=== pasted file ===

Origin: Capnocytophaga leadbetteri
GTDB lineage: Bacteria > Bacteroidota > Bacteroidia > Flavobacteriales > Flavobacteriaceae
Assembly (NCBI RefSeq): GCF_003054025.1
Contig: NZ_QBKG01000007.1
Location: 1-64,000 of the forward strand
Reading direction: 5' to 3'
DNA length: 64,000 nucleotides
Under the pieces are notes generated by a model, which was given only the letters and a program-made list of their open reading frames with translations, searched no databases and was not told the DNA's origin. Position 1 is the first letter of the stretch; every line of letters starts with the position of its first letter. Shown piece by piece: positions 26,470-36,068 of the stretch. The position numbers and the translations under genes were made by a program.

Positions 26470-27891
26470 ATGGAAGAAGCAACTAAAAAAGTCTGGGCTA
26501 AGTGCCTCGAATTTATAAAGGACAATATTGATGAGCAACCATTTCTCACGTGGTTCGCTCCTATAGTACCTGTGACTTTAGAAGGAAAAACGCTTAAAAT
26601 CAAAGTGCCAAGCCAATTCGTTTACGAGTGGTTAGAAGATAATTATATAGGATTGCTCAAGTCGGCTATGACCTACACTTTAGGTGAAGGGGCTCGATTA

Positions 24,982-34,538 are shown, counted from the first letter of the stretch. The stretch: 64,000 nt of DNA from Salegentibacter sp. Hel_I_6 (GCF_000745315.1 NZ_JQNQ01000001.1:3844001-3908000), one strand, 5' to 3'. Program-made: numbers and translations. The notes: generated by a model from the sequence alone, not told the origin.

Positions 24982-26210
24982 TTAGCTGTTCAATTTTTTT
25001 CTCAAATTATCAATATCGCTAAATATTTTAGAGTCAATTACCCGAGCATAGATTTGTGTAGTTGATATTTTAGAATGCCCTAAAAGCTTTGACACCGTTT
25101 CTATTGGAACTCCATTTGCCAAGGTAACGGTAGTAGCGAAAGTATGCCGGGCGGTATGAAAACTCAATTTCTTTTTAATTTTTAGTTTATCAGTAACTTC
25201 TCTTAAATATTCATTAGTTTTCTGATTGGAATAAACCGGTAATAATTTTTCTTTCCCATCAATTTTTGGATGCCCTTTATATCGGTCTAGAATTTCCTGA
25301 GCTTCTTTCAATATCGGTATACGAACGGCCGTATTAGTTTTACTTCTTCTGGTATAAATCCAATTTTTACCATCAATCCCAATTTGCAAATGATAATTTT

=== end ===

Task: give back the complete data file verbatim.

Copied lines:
Origin: Capnocytophaga leadbetteri
GTDB lineage: Bacteria > Bacteroidota > Bacteroidia > Flavobacteriales > Flavobacteriaceae
Assembly (NCBI RefSeq): GCF_003054025.1
Contig: NZ_QBKG01000007.1
Location: 1-64,000 of the forward strand
Reading direction: 5' to 3'
DNA length: 64,000 nucleotides
Under the pieces are notes generated by a model, which was given only the letters and a program-made list of their open reading frames with translations, searched no databases and was not told the DNA's origin. Position 1 is the first letter of the stretch; every line of letters starts with the position of its first letter. Shown piece by piece: positions 26,470-36,068 of the stretch. The position numbers and the translations under genes were made by a program.

Positions 26470-27891
26470 ATGGAAGAAGCAACTAAAAAAGTCTGGGCTA
26501 AGTGCCTCGAATTTATAAAGGACAATATTGATGAGCAACCATTTCTCACGTGGTTCGCTCCTATAGTACCTGTGACTTTAGAAGGAAAAACGCTTAAAAT
26601 CAAAGTGCCAAGCCAATTCGTTTACGAGTGGTTAGAAGATAATTATATAGGATTGCTCAAGTCGGCTATGACCTACACTTTAGGTGAAGGGGCTCGATTA

Positions 24,982-34,538 are shown, counted from the first letter of the stretch. The stretch: 64,000 nt of DNA from Salegentibacter sp. Hel_I_6 (GCF_000745315.1 NZ_JQNQ01000001.1:3844001-3908000), one strand, 5' to 3'. Program-made: numbers and translations. The notes: generated by a model from the sequence alone, not told the origin.

Positions 24982-26210
24982 TTAGCTGTTCAATTTTTTT
25001 CTCAAATTATCAATATCGCTAAATATTTTAGAGTCAATTACCCGAGCATAGATTTGTGTAGTTGATATTTTAGAATGCCCTAAAAGCTTTGACACCGTTT
25101 CTATTGGAACTCCATTTGCCAAGGTAACGGTAGTAGCGAAAGTATGCCGGGCGGTATGAAAACTCAATTTCTTTTTAATTTTTAGTTTATCAGTAACTTC
25201 TCTTAAATATTCATTAGTTTTCTGATTGGAATAAACCGGTAATAATTTTTCTTTCCCATCAATTTTTGGATGCCCTTTATATCGGTCTAGAATTTCCTGA
25301 GCTTCTTTCAATATCGGTATACGAACGGCCGTATTAGTTTTACTTCTTCTGGTATAAATCCAATTTTTACCATCAATCCCAATTTGCAAATGATAATTTT